You are not breathing correctly. Breath deep through your nose on the negative then out through your mouth. before you begin any intense olympic lift, try doing a few controlled deep breathing excercises.
In addition to hydration, pay attention to your breathing patterns during the lift. If you’re holding your breath a lot, then when you relax and exhale there’s a BIG drop in blood pressure. That can cause the dizziness you experienced. When I was in heavy triathlon training, I had similar problems just standing up. I had to do valsalva maneuvers to keep from blacking out. That may help you as well.
Well, I have to agree with the other posts here that it is probably nothing. But I would still check with a doctor just to make sure all this is not caused by anything serious.
I did deadlift for 350 for 5 and felt ridiculously light headed and couldn’t ‘zone in’ on anything for about 10 seconds. I thought it felt cool so i didn’t attempt to put my head between my legs. I guess it is common.
once is not a prob. the other day i woke up and immediatly upon standing(far too quickly) i yawned and streched up, next thing i knew i was on the floor thinkig shit my knee hurts. dont expect it will happen again, but sometimes even healthy people can blackout, for ex if you are bent over for a while adn quickly rise it can happen. Dont worry.
Just finished discussing with my colleague. During a heavy lift, you are likely using the valsalva maneuver and thus increasing intrathoracic pressure and driving BP up. Also the high amount of tension throughout the body is restricting blood flow during the lift. Upon completion of the lift, muscular tension decreases and you get a reactive hyperemia. All of the sudden, the blood is able to flow and the shear stress from the increased flow is causing siginificant vasodilation throughout the working muscles. This will create a larger area to pump blood into, but will also cause venous return to drop because the blood is pooling on the venous side and not returning to the heart. Eventually something is getting out of phase (heart empties but not enough blood comes back) and you won’t have enough perfusion pressure to get blood to the head. My advice would still be to march in place following a heavy set to make sure that the leg muscles can help pump blood back up to the heart. This may not completely alleviate all the light-headedness but it should help.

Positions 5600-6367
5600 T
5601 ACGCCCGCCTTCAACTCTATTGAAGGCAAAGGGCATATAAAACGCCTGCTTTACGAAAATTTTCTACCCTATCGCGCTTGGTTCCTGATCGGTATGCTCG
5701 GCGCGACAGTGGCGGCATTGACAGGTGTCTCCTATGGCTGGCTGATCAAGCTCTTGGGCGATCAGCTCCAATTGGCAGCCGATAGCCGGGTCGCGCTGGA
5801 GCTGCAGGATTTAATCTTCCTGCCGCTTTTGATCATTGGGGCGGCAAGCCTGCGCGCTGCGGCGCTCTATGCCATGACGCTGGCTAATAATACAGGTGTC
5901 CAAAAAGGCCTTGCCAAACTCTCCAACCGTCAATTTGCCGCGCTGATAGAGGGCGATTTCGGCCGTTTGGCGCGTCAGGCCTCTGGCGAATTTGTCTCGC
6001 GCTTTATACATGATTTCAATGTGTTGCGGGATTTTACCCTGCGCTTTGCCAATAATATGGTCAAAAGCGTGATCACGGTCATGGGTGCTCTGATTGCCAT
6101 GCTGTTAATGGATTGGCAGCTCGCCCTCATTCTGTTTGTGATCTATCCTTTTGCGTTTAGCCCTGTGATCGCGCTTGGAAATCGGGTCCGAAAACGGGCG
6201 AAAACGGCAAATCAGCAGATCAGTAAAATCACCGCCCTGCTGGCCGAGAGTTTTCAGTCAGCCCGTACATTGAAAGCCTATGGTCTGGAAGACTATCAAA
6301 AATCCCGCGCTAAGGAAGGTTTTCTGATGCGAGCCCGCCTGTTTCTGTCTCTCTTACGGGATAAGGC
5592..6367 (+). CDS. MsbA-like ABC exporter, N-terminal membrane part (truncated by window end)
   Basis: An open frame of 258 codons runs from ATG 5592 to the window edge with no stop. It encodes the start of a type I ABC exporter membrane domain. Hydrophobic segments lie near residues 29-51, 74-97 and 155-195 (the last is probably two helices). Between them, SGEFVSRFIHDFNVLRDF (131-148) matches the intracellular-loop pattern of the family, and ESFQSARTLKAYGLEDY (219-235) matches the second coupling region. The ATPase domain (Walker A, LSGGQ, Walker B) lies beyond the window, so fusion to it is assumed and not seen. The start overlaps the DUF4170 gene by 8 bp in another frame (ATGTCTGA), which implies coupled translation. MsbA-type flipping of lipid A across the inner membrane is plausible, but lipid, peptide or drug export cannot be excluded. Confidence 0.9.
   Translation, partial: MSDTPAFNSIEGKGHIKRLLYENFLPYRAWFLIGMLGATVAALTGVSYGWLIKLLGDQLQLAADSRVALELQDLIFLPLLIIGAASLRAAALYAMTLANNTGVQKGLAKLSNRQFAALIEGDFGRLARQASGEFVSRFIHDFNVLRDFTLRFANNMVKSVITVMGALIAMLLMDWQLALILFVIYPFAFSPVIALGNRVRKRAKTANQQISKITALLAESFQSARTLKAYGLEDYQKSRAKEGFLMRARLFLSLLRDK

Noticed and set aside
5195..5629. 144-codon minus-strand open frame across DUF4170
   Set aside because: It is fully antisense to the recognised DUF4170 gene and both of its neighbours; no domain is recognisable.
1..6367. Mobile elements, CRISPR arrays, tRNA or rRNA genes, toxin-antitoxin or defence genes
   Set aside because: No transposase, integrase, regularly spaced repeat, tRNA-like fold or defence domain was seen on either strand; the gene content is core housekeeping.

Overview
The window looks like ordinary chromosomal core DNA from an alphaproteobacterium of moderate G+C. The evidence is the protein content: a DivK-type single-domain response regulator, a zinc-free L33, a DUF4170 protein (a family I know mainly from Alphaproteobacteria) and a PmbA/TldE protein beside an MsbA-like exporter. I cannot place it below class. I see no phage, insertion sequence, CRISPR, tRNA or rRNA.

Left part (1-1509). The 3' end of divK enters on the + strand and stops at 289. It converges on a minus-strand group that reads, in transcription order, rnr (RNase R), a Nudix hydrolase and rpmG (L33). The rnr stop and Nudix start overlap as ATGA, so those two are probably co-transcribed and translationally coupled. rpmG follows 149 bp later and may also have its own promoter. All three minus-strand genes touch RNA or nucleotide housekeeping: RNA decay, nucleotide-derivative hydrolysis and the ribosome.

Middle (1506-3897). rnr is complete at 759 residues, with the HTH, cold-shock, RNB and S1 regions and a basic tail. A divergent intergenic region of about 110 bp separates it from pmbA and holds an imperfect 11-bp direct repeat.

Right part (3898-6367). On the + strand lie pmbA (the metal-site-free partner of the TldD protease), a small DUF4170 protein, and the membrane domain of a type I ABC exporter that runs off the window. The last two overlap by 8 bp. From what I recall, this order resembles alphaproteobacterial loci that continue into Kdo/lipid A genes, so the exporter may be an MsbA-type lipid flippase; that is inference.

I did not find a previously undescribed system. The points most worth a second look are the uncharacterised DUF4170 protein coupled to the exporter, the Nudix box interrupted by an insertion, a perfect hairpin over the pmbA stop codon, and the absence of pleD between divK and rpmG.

Chances are you are doing what is called valsalva manuever. What you are doing is holding your breath and blocking off the blood flow to your head, which will make you light headed or faint. It’s effective to help lift heavier weights but if you are having probs I would watch your breathing and try to alter it a little bit. No need for a doctor though, it’s very common.
Dude, I hear you. Whenever I do more than 10 reps with squats (just the bar, even), the same thing happens to me. After squat day, I have trouble hearing for a few hours. I just stopped trying to increase my reps above 10, and just upped the weight instead.
Jason, I’m interested in what your friend advises. I’m a little shy about laying down and gasping after every set.
thanks for all of the replies. I am going to start drinking more water and watching my breathing and see if it still happens. Jason, thanks for finding out the scientific info of what is actually happening. I usually walk straight over to the water fountain on the other side of the gym after i perform olympic lifts so the blood should be flowing. Is this allright or would it work better to do some standing marches as you said? Once again, thanks for all of the replies.
Nic - Walking to the drinking fountain is definately better than standing around. Maybe just try to be a little more deliberate and march over to the drinking fountain to make sure that you’re pumping the blood back up from the legs. Please let me know if this helps.
I’ve had the same problem, but never blacked out. I found learning to breathe more/better helped a lot, so give that a go. Not sure about the water, I’ll have to try it.